Theophylline preparations are widely used in the treatment of asthma. Although most available oral preparations are well absorbed, and the dose of theophylline is often adjusted for the patients weight, the desired serum theophylline concentration is difficult to achieve. Reasons include: genetically-determined differences in individuals’ rates of hepatic metabolism; effects of disease states upon the distribution or elimination of theophylline; effects of other medications upon theophylline concentration; and, differences in the actual content of theophylline between the many marketed theophylline-containing preparations.
Since many available preparations require two, three, or even four daily doses, omission of one or more daily dose by patients may account for low serum theophylline levels in those patients. Although no available study has examined the compliance of asthma patients intake of daily prescribed medications, Kinsman et al showed an unsatisfactory compliance to PRN medications.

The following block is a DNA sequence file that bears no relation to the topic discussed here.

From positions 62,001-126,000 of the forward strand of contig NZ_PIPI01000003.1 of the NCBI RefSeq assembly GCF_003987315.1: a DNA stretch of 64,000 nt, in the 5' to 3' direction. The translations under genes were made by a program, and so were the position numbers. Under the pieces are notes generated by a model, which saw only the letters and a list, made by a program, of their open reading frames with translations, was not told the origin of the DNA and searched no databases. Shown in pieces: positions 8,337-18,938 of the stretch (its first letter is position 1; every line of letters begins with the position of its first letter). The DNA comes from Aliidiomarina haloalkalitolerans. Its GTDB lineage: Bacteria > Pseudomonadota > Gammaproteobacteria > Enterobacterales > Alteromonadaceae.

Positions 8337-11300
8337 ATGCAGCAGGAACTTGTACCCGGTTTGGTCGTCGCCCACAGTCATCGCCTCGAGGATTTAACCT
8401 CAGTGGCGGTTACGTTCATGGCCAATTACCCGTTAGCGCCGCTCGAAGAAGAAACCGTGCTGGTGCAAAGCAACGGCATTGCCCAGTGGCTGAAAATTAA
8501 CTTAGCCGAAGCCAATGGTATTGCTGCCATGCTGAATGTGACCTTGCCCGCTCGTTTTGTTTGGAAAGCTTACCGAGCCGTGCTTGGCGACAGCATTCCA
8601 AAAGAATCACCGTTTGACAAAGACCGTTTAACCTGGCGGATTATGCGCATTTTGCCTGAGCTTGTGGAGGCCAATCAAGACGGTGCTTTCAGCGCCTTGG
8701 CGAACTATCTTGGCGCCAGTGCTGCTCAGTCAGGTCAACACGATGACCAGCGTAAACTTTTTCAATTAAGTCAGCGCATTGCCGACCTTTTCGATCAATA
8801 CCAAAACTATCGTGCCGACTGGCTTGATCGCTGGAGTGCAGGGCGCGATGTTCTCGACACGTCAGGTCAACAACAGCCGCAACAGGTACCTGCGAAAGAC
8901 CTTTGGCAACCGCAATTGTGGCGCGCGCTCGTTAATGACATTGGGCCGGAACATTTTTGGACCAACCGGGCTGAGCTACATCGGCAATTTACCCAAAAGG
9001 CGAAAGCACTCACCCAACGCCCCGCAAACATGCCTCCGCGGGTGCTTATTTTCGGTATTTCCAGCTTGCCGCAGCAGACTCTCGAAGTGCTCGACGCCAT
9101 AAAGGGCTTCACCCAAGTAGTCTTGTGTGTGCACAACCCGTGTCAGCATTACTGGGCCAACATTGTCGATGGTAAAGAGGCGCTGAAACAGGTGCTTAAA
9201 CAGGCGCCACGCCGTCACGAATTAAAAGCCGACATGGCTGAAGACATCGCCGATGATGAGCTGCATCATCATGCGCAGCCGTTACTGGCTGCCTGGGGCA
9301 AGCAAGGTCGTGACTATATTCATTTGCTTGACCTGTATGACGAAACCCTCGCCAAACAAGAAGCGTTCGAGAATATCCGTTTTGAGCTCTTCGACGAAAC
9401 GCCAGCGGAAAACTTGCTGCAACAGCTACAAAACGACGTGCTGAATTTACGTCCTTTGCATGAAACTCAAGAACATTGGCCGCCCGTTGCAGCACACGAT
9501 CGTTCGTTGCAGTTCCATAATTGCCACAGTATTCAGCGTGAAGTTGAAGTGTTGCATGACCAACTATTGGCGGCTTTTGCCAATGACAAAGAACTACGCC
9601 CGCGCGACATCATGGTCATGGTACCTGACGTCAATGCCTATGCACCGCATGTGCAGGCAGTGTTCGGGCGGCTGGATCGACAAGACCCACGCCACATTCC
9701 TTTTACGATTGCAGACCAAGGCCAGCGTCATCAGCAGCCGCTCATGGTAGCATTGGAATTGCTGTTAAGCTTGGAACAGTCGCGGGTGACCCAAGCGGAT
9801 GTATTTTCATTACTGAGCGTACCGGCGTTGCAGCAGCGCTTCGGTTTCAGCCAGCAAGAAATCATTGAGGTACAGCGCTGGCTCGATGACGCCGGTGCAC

Therefore, the marketing of a theophylline preparation suitable for once daily oral administration may be of clinical use. Our study compares the bioavailability of a newer sustained release anhydrous theophylline suitable for once daily administration (od) to that of a currently available preparation taken twice a day (bid).